44 African countries agree to create Continental Free Trade Area
The leaders of 44 African countries have signed a historic deal to create one of the world
March 22, 2018: The leaders of 44 African countries have signed a historic deal to create one of the world's largest free trade blocs. The African Continental Free Trade Area (AfCFTA) was signed at the Extraordinary Summit held in Kigali, the Rwandan capital. It is expected that the deal, the biggest free trade agreement since the establishment of the World Trade Organisation (WTO), will come into force within six months, and increase prosperity for 1.2 billion Africans. AfCFTA will remove barriers to trade, like tariffs and import quotas, allowing the free flow of goods and services between its members.
While addressing the leaders at the closing ceremony of the summit on Wednesday (March 21) Paul Kagame, President of Rwanda and Chairperson of the African Union said: "This has been a memorable day for the people of Africa. Allow me once again to commend everyone involved in bringing us to this stage."
"Today’s milestone is an indication of how much is possible when we work together. Let’s use the momentum we have gained to push forward with the other Agenda 2063 flagship projects that we have committed ourselves to in the first Ten-Year Implementation Plan," Kagame said. Kagame underscored the necessity of "ensuring women and young people have their full and rightful place" to fully realise the benefits of this continental free trade.
"The task now is to ratify the African Continental Free Trade Area and the Protocol on the Free Movement of Persons, so that they may come into force as soon as possible. It is well understood that some member states require additional time for internal procedures and consultations," African Union Chairperson reiterated.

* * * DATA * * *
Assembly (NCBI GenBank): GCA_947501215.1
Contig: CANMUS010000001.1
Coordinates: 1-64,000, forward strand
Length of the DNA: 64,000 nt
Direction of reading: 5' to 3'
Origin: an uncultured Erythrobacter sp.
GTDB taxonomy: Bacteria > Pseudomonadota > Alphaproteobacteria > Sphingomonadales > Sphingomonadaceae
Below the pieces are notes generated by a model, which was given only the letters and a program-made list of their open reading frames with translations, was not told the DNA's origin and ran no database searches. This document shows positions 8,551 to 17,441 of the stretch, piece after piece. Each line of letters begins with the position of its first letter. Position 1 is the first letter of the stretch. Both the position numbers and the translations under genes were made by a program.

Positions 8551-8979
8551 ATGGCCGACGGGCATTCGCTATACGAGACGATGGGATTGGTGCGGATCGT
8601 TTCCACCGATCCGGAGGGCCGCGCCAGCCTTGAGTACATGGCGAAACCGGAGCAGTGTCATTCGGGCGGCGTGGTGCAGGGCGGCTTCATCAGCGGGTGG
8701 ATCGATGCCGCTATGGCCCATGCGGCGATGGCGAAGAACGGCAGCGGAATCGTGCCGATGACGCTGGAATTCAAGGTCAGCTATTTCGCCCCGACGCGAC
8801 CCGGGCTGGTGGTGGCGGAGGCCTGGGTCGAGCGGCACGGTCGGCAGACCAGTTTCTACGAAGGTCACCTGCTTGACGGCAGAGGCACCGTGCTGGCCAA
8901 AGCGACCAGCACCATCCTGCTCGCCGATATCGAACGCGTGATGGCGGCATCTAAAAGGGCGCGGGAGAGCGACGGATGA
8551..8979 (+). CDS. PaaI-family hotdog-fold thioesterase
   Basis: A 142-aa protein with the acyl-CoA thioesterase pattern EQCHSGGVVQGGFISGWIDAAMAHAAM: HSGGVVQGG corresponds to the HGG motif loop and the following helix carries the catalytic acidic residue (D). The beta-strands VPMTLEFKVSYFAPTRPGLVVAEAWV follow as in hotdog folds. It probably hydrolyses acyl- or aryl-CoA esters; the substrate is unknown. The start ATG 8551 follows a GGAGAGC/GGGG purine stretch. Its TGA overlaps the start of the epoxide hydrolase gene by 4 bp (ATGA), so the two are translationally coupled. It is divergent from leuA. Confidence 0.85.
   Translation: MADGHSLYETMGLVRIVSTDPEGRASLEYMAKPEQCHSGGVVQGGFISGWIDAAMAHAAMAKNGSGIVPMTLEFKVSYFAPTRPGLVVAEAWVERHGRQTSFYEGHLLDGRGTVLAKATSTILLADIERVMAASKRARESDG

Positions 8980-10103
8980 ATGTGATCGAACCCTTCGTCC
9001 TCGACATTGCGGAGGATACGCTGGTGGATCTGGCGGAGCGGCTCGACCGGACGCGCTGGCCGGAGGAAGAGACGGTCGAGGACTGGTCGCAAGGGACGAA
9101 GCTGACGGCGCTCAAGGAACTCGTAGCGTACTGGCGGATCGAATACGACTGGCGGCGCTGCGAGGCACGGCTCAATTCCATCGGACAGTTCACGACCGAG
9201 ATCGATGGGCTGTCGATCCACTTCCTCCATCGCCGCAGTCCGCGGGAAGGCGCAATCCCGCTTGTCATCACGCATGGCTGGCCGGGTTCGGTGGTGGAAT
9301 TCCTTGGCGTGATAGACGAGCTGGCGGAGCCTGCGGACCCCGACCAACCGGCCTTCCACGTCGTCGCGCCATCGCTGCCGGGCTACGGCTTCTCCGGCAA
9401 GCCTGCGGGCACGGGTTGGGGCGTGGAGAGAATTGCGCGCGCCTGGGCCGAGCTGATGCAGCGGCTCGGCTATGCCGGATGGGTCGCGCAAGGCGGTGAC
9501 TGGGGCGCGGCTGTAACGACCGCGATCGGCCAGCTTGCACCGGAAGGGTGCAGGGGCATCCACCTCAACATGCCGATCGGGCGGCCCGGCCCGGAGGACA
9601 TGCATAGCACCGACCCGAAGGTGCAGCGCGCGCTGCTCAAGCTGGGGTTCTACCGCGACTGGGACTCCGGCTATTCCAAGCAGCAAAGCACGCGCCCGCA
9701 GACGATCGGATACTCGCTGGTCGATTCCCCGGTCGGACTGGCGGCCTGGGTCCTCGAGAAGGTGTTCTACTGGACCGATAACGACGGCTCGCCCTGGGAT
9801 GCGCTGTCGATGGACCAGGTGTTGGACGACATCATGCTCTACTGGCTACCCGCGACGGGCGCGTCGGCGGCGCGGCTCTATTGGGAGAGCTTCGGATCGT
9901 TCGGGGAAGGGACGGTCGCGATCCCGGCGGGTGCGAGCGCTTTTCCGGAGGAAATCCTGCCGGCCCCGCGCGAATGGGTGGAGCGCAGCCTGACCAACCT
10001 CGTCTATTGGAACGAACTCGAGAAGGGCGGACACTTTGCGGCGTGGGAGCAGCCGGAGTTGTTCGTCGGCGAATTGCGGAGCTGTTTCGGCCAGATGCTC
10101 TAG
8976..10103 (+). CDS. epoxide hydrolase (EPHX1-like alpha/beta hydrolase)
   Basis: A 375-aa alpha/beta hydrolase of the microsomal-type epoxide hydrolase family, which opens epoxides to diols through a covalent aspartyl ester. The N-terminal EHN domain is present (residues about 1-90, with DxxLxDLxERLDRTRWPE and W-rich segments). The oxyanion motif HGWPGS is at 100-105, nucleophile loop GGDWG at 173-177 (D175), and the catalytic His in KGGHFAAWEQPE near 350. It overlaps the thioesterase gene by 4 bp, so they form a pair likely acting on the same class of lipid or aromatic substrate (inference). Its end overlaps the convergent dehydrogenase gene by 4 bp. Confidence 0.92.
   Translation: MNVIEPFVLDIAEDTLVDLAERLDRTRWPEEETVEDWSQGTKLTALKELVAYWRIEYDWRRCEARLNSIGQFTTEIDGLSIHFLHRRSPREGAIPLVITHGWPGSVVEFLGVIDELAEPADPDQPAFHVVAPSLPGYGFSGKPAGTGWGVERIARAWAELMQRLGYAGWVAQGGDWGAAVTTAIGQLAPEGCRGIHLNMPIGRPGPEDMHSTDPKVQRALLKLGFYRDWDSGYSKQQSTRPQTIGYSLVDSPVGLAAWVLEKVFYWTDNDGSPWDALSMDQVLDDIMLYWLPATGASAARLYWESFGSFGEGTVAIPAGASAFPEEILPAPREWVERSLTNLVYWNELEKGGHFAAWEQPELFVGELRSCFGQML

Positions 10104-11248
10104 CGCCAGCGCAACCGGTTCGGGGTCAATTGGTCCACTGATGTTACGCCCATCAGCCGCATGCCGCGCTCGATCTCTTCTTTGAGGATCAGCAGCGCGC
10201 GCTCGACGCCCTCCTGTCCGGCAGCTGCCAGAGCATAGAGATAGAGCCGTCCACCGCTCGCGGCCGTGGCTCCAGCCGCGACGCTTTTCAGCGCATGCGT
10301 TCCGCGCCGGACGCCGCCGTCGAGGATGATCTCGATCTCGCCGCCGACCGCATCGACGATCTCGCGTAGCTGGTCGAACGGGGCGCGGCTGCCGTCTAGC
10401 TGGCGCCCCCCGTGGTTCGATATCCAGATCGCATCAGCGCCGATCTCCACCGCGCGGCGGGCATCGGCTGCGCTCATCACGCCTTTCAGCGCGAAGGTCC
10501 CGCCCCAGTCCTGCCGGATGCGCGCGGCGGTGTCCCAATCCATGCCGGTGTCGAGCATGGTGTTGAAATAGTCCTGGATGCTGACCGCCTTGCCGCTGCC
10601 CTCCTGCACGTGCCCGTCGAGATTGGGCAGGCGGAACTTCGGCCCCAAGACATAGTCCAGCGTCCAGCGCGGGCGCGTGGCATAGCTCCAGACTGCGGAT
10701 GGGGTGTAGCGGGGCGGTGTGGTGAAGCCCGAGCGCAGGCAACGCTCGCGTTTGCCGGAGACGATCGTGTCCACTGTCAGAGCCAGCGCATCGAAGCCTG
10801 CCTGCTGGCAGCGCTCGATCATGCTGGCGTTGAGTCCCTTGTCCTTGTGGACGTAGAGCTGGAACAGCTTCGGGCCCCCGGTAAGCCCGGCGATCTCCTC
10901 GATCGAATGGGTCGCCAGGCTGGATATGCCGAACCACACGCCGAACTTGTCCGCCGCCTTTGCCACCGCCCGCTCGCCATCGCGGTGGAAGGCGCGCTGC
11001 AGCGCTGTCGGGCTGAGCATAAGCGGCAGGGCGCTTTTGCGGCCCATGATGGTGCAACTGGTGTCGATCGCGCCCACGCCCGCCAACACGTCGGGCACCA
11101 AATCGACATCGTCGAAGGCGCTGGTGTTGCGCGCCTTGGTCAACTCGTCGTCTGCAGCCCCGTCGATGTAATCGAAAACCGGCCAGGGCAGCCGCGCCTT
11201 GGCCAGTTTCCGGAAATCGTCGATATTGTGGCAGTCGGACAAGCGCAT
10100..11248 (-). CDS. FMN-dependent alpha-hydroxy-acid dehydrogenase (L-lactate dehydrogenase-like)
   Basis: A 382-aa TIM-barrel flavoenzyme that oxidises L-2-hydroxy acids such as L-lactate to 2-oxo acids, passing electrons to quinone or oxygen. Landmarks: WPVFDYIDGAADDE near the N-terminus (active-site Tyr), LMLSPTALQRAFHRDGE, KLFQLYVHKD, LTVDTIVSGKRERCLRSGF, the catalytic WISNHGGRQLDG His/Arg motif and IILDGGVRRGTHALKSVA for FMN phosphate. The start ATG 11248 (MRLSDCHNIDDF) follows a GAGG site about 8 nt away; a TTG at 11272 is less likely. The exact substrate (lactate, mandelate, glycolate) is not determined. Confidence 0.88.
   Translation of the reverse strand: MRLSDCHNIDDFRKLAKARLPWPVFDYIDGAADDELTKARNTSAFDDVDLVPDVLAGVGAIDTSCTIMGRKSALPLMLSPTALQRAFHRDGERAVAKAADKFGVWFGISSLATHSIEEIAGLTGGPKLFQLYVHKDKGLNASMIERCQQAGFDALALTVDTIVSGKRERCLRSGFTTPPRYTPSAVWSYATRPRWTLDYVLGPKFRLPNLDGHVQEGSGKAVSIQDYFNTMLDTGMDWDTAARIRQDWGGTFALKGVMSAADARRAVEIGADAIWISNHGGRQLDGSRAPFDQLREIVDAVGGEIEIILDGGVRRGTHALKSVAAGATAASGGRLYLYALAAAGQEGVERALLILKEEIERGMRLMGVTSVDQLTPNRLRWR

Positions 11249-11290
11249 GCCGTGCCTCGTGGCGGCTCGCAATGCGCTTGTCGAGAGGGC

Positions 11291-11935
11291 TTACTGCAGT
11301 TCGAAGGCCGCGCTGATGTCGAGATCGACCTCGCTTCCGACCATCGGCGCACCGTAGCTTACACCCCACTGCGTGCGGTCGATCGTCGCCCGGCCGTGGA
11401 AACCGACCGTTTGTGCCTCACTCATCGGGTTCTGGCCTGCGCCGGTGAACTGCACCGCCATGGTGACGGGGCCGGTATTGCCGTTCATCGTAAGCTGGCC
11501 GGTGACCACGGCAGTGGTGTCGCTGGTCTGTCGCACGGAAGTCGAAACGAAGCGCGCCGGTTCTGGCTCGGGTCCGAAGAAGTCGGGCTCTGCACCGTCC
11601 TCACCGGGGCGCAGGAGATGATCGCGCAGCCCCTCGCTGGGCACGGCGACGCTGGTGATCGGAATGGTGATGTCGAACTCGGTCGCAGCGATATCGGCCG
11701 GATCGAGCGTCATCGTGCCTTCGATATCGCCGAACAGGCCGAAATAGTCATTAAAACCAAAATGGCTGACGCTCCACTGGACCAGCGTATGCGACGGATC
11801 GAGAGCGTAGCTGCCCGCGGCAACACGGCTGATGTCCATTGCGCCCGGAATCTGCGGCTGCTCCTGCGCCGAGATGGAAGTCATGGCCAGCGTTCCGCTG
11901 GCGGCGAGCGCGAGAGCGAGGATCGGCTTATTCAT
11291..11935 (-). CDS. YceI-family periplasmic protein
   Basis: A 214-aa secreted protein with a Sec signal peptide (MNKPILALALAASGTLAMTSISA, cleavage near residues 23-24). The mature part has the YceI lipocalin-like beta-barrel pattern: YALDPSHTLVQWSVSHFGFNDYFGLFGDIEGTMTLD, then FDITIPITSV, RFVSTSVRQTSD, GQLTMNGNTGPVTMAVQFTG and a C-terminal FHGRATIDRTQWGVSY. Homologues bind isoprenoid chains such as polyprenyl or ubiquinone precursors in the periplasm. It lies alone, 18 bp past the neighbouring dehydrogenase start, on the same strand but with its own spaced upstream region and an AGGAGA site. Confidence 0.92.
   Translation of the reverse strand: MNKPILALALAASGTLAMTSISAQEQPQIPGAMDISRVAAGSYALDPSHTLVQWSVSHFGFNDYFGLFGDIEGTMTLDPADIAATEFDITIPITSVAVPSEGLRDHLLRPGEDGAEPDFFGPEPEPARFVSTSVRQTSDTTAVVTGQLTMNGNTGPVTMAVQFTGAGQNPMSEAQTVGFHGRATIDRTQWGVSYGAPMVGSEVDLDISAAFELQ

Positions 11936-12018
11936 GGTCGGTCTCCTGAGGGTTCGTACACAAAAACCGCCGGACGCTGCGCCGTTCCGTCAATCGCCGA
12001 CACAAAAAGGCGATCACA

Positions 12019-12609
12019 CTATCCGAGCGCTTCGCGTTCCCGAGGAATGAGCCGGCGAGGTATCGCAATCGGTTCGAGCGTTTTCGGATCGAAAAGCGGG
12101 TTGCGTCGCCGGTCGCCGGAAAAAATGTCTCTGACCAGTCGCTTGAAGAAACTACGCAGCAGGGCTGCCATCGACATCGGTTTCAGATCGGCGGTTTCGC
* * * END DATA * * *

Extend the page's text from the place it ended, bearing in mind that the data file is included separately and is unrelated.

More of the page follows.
Ten countries, including Nigeria, have refused to sign the deal, and it will need to be ratified by all the signatories' national parliaments before the bloc becomes a reality. Nigerian President Muhammadu Buhari pulled out of the summit, after "certain key stakeholders" - thought to mean trade unions and businesses - complained they had not been consulted. However the African Union said it hoped those countries with reservations would be persuaded to sign at a later date.
Moussa Faki Mahamat, head of the African Union commission, called the deal a "glorious challenge... which calls for the courage to believe, the courage to dare... the courage to achieve". He then recognised that to succeed the countries will "need to summon the required political will".
A research paper by United Nations Conference on Trade and Development (UNCTAD) acknowledges that elimination of all tariffs between African countries would lead to long-term welfare gains of approximately $16.1 billion, after a calculated $4.1 billion in tariff revenue losses. The UN Economic Commission for Africa (UNECA) has estimated the agreement's implementation could increase intra-African trade by 52 percent by 2022, compared with trade levels in 2010.